Grad Students Strike at University of Illinois
By Dawn Rhodes
The graduate student workers' strike at University of Illinois will continue into a second week after a weekend mediation session failed to produce a contract agreement, union and university leaders said Sunday night.
Bargaining teams for the Graduate Employees' Union and the university administration returned to the bargaining table Sunday afternoon, the first meeting since union members walked off the job Feb. 26. Graduate and teaching assistants as well as their supporters have formed picket lines outside buildings in the Main Quad and staged rallies each day since launching the strike. Union leaders said this is the longest strike in the organization's 20-year history.
Urbana-Champaign Provost Andreas Cangellaris said in a email to undergraduates late last week that the strike had resulted in "a number of class cancellations and relocations."
Contract negotiations between the workers and the university administration have lasted nearly a year and resulted in dozens of negotiation and mediation sessions. Union members have worked without a contract since August. Another mediation session is scheduled for Wednesday, university spokeswoman Robin Kaler said.
"We're glad to get back to the bargaining table today," Kaler said in a statement. "The only way we will reach an agreement that reflects our goals is to have the conversations about the different ways we are proposing reaching them. Those conversations can be difficult, but we feel that today's session was time well spent."
According to the union leader's account, it did not appear Sunday's session moved the needle in the standoff.
"The GEO bargaining team is always ready to meet if it will move bargaining forward, however the administration did not arrive with anything different from previous sessions," union leaders said in a statement. "No proposals were exchanged today."
The primary issues in dispute are tuition waivers and increases in minimum base pay for graduate and teacher assistantship positions.
Union leaders are seeking guaranteed tuition waivers for themselves and future students, arguing that benefit is the primary reason many can afford to pursue graduate-level studies at U. of I. at all. The administration wants to regain the ability to modify waivers for programming and financial reasons but says any changes would not affect the terms for currently enrolled students.
About 69 percent of union members have graduate and teaching assistant programs requiring them to work 20 hours a week up to nine months a year as a condition of their tuition waivers, according to a university website.
"The administration's proposal protects current graduate students but not future ones, and GEO members refuse to abandon their future colleagues by accepting a contract that will offer them no security," union leaders said in a statement.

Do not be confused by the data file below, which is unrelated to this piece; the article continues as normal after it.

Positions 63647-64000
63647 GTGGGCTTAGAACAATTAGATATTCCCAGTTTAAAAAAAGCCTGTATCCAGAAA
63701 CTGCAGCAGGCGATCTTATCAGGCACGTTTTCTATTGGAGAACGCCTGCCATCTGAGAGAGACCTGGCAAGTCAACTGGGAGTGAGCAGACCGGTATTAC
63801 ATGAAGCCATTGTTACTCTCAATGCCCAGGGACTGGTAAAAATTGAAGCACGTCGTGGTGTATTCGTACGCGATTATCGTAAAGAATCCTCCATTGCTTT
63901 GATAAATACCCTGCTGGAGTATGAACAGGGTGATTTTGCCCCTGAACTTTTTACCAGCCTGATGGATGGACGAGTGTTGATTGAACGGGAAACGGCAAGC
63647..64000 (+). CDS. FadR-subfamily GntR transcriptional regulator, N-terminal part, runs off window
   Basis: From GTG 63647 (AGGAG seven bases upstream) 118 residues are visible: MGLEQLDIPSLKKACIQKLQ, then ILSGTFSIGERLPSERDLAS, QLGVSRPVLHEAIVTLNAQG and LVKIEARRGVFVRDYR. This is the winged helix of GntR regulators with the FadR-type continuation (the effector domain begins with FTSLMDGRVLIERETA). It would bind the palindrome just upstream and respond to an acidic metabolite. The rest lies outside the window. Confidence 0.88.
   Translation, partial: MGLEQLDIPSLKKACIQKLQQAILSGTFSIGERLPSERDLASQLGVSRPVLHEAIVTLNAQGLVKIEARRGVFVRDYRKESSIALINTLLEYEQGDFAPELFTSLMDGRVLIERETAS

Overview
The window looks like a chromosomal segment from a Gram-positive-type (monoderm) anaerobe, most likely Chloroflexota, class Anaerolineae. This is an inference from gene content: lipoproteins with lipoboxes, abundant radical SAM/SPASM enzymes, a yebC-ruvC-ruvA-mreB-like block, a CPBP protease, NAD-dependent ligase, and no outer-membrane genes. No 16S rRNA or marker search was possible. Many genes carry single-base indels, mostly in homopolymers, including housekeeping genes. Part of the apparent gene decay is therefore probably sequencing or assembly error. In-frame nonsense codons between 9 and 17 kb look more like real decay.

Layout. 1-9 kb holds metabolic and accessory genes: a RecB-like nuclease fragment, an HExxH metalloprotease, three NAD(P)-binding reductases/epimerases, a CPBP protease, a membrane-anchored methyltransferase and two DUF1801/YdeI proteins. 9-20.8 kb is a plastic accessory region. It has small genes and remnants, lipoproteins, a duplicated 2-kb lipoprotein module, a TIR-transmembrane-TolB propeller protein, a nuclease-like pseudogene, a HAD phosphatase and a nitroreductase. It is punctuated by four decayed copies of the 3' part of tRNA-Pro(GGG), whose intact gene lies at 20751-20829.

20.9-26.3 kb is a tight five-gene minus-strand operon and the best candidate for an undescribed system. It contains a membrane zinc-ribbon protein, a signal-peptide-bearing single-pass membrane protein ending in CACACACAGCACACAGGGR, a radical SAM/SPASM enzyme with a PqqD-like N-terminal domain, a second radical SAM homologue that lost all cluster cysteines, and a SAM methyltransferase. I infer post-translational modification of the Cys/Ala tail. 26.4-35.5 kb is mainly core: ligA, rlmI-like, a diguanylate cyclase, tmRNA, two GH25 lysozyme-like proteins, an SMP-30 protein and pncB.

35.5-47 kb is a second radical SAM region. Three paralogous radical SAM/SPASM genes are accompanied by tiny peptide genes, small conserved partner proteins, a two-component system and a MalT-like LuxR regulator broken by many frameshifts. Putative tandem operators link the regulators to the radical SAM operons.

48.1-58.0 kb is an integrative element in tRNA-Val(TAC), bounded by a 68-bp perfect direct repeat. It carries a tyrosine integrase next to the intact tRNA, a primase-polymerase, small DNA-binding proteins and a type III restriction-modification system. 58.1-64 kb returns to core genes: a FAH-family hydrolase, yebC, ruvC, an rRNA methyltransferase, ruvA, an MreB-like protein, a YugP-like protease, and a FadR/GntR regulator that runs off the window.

The union also is seeking 7.47 percent raises to the minimum pay for assistantships in the current academic year. It also is requesting 3.5 percent base pay increases and 3.5 percent annual raises during a three-year contract. The administration proposed a 4 percent boost in base pay for this year then 1.5 percent increases in the remaining years of a five-year contract, according to a university website. Reappointed graduate employees would receive a 3 percent raise in the first year.
Union members also are seeking increases to health care coverage and a monthly child care subsidy for parents, among other benefits.
Provost Cangellaris previously said he felt the administration had made several concessions to try to avert a strike by agreeing to pay raises and increased coverage of union members' health insurance premiums.
With the walkout continuing at least until midweek, union members are asking graduate and teaching assistants not to submit midterm grades as part of the strike. The deadline for entering midterm grades for freshman students is at noon on Tuesday, March 6, according to the academic calendar.
An open letter signed by 33 members of the university student government on Friday supported the graduate union's demands and urged Cangellaris to work quickly to bring about a resolution.
"As the past few days demonstrate, without quality instructors the university cannot function," the letter states. "Students in every college have felt the effects of the strike in one way or another. Classrooms are empty, office hours have been canceled and testing has been rescheduled."
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